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80 Interventions for improving the appropriate use of imaging in people with musculoskeletal conditions: an update of a cochrane review
  1. Romi Haas1,2,
  2. Joshua Zadro3,
  3. Hayley Barnes4,5,
  4. Rachelle Buchbinder1,2,
  5. Sally Green6,
  6. Simon French7
  1. 1Monash Department of Clinical Epidemiology, Cabrini Institute, Melbourne, Australia
  2. 2Department of Epidemiology and Preventive Medicine, School of Public Health and Preventive Medicine, Monash University, Melbourne, Australia
  3. 3Institute for Musculoskeletal Health, Sydney School of Public Health, Faculty of Medicine and Health, The University of Sydney, Sydney, Australia
  4. 4Department of Respiratory Medicine, Alfred Hospital, Melbourne, Australia
  5. 5Central Clinical School, Monash University, Melbourne, Australia
  6. 6Cochrane Australia, School of Public Health and Preventive Medicine, Monash University, Melbourne, Australia
  7. 7Department of Chiropractic, Macquarie University, Sydney, Australia


Background Imaging is commonly performed for people with musculoskeletal conditions and is an important aspect of the management of these conditions. However, it may be used inappropriately and there is evidence of both underutilisation and overutilisation of imaging varying by specific condition. Inappropriate imaging can lead to unnecessary treatment, adverse health outcomes and waste valuable resources. Many different interventions can be used to improve imaging request behaviour of healthcare professionals. A Cochrane review of the effectiveness of these interventions in 2010 was inconclusive due to methodological weaknesses and heterogeneity of participants, interventions and outcomes of the included studies.

Objective Update the available evidence of the effects of interventions that aim to improve the appropriate use of imaging for people with musculoskeletal conditions.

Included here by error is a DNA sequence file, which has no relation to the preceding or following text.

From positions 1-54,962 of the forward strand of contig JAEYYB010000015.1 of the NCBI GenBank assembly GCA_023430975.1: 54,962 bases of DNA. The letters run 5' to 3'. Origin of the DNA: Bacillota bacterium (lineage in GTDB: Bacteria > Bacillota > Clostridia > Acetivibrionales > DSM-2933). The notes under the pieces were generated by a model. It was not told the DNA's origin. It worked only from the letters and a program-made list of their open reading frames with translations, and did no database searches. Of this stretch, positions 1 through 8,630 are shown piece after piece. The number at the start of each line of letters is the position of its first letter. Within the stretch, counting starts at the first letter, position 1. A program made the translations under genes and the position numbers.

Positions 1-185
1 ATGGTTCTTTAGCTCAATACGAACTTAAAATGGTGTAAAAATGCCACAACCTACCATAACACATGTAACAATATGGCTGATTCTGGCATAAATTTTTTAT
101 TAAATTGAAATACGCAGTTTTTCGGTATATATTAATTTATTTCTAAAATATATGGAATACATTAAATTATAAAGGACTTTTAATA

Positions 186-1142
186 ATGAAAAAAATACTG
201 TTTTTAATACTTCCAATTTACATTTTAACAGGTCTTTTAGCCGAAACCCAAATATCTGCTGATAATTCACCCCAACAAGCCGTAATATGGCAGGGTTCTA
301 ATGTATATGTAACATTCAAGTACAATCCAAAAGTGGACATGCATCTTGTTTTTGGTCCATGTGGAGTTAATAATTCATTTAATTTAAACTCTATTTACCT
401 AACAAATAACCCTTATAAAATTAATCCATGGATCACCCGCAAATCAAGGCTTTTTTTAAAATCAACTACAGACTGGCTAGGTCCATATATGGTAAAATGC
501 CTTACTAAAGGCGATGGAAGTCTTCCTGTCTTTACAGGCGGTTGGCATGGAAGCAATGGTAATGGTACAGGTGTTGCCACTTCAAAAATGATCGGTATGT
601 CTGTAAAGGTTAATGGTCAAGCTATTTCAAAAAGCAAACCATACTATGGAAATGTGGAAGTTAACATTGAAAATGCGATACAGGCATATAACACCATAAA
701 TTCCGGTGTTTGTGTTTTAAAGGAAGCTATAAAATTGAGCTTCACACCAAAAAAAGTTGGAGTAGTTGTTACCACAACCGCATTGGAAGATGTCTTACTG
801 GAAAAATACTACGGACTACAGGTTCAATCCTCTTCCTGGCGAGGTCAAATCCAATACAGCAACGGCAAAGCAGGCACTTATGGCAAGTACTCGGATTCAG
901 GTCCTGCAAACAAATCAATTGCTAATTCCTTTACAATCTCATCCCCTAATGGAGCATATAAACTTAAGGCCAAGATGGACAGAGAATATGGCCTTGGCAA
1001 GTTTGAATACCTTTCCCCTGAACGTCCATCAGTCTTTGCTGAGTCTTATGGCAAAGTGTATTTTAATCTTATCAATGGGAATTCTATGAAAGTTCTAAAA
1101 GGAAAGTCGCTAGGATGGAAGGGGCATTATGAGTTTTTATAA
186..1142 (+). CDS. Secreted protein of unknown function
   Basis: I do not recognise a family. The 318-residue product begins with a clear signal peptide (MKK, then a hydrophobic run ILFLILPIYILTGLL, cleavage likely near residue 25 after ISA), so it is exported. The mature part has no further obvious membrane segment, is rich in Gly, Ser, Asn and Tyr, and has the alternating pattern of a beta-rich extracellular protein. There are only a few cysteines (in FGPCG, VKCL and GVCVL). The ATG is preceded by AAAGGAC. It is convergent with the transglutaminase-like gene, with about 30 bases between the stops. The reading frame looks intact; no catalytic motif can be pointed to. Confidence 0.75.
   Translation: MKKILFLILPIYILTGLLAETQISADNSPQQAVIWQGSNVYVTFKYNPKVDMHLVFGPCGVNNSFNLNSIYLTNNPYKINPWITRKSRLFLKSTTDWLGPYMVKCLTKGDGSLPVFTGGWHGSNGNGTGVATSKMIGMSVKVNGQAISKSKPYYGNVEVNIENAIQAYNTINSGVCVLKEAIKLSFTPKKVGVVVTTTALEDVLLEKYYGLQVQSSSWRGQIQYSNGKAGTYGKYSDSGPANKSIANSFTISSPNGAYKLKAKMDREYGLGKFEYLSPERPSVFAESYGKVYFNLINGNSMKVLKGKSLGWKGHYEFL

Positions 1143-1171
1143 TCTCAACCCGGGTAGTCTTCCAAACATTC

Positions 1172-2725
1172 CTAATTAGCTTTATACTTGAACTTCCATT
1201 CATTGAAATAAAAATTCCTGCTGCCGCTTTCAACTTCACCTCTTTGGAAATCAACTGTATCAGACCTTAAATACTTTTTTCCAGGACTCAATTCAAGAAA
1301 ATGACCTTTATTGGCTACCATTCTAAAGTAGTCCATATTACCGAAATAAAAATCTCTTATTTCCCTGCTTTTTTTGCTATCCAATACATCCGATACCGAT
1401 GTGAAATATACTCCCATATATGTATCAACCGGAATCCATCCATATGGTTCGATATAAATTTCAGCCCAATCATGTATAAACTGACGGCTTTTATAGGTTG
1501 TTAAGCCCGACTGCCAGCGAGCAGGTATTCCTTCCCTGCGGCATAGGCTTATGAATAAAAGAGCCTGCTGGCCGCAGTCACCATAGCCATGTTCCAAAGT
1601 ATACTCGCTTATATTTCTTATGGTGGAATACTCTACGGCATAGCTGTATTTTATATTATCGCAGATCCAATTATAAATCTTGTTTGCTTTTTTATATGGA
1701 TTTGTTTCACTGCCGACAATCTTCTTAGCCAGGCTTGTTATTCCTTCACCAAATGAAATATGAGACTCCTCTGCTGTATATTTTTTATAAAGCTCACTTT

Selection criteria Randomised controlled trials that evaluated interventions designed to improve appropriate use of imaging for participants with musculoskeletal conditions were included with no language restriction. Trials that assessed interventions designed to improve the appropriate use of imaging for diagnostic, screening or monitoring purposes, including assessing the response to treatment were included. We excluded studies of participants with traumatic musculoskeletal injuries as well as studies examining imaging accuracy. Interventions were classified as implementation strategies, delivery arrangements, financial arrangements, and/or governance arrangements according to the Cochrane Effective Practice and Organisation of Care taxonomy. Controls could be no intervention, usual care or another active intervention. Primary outcomes included quality of care (imaging use and downstream treatment), patient outcomes, resource use and adverse effects. We extracted outcome data immediately post-intervention and at one year post-intervention where possible.

Search methods We updated the search of the Cochrane Central Register of Controlled Trials, MEDLINE, Embase, CINAHL, and WHO International Clinical Trials Registry Platform from 2007 until 21 June 2018. We also searched reference lists of included studies and relevant reviews; undertook citation searches of included studies; and contacted relevant authors.

Data collection and analysis Data extraction and risk of bias assessment is currently underway using standard Cochrane processes.

Results Thirty-six trials (14 new) were eligible for inclusion in this updated review. Twenty-four trials addressed under-use of imaging (all participants had a high likelihood of osteoporosis) and 12 trials addressed over-use (all aimed to reduce lumbar spine imaging; six trials additionally aimed to reduce imaging overuse in other joints). Sixty-six comparisons were conducted evaluating the effect of: implementation strategies (n=56); delivery arrangements (n=4); combined delivery arrangements and implementation strategies (n=5); and combined organisational arrangements and implementation strategies (n=1). All studies were conducted in high-income countries and most were conducted in a primary care setting (n=30). Complete results of this review will be presented at Preventing Overdiagnosis 2019.

Conclusions This review will incorporate the results of an additional 14 trials to the existing evidence base of the effects of interventions designed to improve the appropriate use of imaging for musculoskeletal conditions. Identifying effective interventions to improve use of imaging for people with musculoskeletal conditions has the potential to improve health outcomes for patients with musculoskeletal conditions and free up resources for evidence-based healthcare.

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